Joint Egyptian-German mission launches 6th season to restore Esna Temple


Thu, 05 Nov 2020 - 01:08 GMT

Part of the inscriptions in Esna Temple (Temple of Khnum) in Luxor - Press photo

Part of the inscriptions in Esna Temple (Temple of Khnum) in Luxor - Press photo

CAIRO – 5 November 2020: The joint Egyptian-German mission between the Antiquities Registration Center of the Ministry of Tourism and Antiquities and the Egyptology Department at the German University of Tübingen started the works of the sixth season of the project of restoring and documenting the Esna Temple (Temple of Khnum) in Luxor Governorate.


Hisham el-Laithi, head of the Antiquities Registration Center and head of the mission from the Egyptian side, explained that the mission's work this season included restoration work, cleaning layers of soot and dirt, removing salts from the walls and ceiling of the temple and showing the original colors of the inscriptions, especially the astronomical inscriptions decorating the ceiling of the temple, which the restoration team was able to restore a large part of during the work of previous seasons.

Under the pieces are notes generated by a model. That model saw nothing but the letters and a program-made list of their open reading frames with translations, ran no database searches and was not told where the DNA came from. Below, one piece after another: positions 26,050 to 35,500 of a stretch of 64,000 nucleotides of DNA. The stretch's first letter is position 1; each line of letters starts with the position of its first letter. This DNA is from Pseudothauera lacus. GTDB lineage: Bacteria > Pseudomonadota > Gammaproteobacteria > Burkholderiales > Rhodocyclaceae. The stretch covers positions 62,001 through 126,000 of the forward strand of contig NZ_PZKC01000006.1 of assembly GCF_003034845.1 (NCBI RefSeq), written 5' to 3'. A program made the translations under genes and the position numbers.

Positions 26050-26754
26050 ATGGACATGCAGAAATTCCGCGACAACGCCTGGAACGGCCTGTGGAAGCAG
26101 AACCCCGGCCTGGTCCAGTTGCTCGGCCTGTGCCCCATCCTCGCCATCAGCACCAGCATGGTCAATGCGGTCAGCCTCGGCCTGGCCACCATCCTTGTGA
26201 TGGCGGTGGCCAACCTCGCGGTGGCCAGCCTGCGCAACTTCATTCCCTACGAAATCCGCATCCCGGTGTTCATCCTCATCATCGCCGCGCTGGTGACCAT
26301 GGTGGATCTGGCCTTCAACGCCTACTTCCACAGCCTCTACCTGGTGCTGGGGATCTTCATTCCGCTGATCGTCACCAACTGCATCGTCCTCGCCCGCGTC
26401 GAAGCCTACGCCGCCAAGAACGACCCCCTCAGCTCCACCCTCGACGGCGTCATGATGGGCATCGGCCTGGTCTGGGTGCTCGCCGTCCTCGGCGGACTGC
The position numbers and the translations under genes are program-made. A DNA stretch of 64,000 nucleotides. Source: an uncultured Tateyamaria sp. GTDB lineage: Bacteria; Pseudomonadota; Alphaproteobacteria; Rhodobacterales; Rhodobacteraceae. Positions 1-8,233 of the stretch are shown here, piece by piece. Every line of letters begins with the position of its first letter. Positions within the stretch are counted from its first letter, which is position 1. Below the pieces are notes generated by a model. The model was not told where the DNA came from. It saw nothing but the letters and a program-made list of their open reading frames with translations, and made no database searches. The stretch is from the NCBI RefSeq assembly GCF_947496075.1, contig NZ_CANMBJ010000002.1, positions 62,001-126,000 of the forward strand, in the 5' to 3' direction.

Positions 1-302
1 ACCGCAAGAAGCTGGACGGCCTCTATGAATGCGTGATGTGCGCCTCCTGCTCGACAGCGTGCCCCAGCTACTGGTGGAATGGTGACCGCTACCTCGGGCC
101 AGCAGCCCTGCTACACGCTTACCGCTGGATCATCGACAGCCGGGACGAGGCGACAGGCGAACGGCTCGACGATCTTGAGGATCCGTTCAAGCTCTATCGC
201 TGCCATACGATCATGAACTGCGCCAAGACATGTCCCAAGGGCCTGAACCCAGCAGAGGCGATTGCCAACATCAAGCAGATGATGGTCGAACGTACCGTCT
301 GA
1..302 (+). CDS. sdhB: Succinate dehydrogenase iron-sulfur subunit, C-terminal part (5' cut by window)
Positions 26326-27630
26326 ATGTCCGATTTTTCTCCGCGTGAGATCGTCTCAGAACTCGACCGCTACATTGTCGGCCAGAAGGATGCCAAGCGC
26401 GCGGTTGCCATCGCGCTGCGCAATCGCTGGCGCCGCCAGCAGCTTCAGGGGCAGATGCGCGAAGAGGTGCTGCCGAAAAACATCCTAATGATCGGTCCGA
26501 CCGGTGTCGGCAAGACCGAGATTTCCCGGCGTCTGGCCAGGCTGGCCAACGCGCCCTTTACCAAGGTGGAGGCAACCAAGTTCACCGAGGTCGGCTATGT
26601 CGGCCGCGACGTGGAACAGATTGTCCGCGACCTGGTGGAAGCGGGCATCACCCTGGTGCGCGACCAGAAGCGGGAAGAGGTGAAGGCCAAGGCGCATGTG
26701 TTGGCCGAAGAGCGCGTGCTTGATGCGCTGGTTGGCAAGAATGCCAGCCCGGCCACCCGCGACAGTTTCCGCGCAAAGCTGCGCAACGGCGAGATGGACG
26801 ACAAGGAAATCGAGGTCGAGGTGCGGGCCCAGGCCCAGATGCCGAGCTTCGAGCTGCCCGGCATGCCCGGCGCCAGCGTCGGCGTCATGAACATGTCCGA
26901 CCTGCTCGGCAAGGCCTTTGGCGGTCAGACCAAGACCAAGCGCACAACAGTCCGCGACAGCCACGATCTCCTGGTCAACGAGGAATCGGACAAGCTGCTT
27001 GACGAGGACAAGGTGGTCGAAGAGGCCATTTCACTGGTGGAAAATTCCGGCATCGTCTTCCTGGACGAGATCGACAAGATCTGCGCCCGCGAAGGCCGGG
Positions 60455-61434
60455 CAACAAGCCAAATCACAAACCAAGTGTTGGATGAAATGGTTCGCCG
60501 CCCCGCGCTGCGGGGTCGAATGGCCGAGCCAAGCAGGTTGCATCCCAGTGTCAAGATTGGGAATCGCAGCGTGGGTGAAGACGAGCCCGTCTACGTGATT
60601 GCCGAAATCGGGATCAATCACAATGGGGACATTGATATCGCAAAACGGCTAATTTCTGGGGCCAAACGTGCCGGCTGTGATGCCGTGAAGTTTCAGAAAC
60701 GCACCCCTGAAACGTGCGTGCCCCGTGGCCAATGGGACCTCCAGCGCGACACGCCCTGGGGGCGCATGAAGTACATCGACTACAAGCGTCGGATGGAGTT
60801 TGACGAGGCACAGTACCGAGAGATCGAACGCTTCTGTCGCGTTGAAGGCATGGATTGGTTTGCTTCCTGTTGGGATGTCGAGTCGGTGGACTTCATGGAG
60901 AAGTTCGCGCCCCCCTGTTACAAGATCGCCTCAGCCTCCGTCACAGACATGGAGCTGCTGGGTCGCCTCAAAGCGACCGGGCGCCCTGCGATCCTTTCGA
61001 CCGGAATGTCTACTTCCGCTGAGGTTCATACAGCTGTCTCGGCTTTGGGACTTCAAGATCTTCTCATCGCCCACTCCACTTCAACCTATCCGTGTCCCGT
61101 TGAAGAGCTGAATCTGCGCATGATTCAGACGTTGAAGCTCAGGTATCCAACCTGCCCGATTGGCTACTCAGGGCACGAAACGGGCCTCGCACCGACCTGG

He indicated that the current season's work will resume until the first months of 2021.


Furthermore, Christian Lights, head of the mission from the German side, explained that the colorful temple inscriptions suffered over the centuries from the gathering of thick layers of soot, dust and dirt, in addition to bird and bats droppings, spider nests, as well as salt deposits.


It is worth noting that the Temple of Esna is located about 100 meters from the west bank of the Nile in the city of Esna. It dates back to Roman era. Its construction began in the era of the Roman Emperor Claudius in the first century AD. Its inscriptions was completed in the era of Emperor Decius, between 251-249.


The temple was dedicated to the god Khnum depicted in the form of a ram, accompanied by his two wives. It suffered during the nineteenth and twentieth centuries from urban sprawl. From every direction houses were built around the temple. A house was even built right in front of it controlling the movement of entering and exiting the temple.


In the era of Mohammed Ali Pasha, the temple was used as a cotton warehouse.




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